Deafness prevention

Make Listening Safe: A WHO initiative to promote safe listening practices

WHO's vision

People of all ages should follow safe listening practices in order to avoid hearing loss. In order to achieve this vision, WHO:

  • highlights the need for safe listening and outlines actions to be taken by different stakeholders (see FAQs)
  • is working to develop standards and tools to facilitate safe listening

Strategies and actions for this have been planned in partnership with the International Telecommunications Union (ITU), through a multi-stakeholder collaboration involving experts from professional associations, civil society organizations and the private sector as well as users themselves.


Development and implementation of global standards for devices which would allow for safe listening. The development of standards for devices such as mobile phones which would allow for safe listening is led by ITU in collaboration with WHO and other experts. When implemented, these standards will regulate exposure to loud sounds through personal audio devices and provide information that can enable users to make safe listening choices. The standards are expected to be launched in 2018.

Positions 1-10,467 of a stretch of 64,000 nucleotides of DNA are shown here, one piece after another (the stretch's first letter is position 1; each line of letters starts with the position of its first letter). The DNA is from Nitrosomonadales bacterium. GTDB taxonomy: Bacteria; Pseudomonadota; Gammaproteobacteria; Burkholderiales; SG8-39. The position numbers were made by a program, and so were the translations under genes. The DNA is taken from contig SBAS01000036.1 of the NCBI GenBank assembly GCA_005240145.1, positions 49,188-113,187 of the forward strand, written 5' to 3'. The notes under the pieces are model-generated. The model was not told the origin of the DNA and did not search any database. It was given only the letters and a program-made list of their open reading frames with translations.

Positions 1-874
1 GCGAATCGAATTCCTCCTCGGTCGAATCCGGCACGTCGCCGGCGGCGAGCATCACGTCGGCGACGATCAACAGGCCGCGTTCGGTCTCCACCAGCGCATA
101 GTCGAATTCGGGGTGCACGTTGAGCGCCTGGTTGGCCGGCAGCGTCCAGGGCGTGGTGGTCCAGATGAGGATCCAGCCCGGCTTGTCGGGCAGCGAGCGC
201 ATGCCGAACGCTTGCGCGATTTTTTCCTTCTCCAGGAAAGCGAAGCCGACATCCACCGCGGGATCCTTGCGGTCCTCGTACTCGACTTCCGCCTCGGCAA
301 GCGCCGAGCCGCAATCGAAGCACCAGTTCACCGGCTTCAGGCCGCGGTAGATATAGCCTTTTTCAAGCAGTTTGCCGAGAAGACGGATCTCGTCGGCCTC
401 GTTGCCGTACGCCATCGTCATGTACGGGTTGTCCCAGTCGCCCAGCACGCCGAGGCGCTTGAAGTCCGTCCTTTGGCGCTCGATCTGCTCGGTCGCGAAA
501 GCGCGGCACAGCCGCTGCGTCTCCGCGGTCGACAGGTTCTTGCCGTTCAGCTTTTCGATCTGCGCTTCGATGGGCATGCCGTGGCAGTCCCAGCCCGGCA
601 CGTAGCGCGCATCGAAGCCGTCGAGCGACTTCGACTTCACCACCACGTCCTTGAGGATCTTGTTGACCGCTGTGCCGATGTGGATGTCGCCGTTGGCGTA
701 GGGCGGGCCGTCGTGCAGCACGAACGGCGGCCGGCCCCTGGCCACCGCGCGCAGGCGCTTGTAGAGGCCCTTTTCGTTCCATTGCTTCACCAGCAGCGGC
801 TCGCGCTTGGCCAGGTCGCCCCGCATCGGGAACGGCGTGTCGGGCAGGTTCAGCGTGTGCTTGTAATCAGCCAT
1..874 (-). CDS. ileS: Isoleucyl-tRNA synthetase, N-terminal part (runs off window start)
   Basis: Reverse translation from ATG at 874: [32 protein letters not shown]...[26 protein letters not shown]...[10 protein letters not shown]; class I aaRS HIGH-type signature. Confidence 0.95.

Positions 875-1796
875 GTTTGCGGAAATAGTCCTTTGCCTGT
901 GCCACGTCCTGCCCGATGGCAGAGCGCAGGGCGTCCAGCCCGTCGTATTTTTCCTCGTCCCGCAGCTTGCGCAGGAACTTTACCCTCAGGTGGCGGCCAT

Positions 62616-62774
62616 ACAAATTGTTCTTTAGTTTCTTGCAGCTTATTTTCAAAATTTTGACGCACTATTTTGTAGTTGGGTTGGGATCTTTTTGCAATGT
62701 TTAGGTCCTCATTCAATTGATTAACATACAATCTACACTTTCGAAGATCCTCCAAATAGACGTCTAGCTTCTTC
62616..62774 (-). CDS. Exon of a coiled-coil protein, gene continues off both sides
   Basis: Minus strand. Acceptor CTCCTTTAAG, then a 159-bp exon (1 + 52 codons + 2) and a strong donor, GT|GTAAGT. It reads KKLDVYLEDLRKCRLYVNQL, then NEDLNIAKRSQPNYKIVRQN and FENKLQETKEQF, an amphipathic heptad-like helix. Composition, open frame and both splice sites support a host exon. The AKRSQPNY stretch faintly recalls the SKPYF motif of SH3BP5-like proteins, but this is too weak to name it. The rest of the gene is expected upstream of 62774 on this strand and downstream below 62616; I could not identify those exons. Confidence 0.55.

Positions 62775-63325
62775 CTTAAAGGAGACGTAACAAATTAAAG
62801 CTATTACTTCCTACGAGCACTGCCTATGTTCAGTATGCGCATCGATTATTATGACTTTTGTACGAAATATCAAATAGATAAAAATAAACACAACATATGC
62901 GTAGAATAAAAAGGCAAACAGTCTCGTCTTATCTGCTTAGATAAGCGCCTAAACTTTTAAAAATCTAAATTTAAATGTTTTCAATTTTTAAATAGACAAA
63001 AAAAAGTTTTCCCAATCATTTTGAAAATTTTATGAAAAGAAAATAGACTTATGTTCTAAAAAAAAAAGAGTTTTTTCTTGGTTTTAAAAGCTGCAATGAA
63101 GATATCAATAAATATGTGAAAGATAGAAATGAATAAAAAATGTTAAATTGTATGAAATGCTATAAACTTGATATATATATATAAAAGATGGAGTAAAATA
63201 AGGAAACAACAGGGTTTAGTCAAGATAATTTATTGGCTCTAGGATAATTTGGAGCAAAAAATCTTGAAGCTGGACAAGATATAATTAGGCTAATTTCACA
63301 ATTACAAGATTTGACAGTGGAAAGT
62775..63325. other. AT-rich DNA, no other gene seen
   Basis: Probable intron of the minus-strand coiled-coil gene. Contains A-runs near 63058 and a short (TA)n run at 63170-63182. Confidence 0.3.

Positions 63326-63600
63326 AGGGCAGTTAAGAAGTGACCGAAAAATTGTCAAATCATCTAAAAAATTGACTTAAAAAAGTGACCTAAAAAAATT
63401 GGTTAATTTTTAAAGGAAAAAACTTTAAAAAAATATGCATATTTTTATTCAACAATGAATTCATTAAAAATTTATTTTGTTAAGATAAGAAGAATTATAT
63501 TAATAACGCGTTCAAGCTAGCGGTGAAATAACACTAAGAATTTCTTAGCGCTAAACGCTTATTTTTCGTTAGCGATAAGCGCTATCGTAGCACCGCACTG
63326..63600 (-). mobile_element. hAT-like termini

Communication campaign for safe listening and a safe listening mobile app

Through this campaign, WHO aims to raise awareness about safe listening practices especially among young people and highlight the need for safe listening to policymakers, health professionals, parents and others.

WHO’s safe listening app will be one step in this direction. It will provide users with tips and information on safe listening. It will include a media player that can monitor sound exposure and assist in safe listening. Find out more (MaLiSa app).

Follow @WHO #safelistening

Develop a regulatory framework for control of exposure to sound in entertainment venues

In collaboration with partners, WHO is studying existing regulations regarding noise in entertainment venues, such as nightclubs, bars and arenas hosting concerts and sporting events. This is the first step in the development of a regulatory framework to promote safe listening spaces.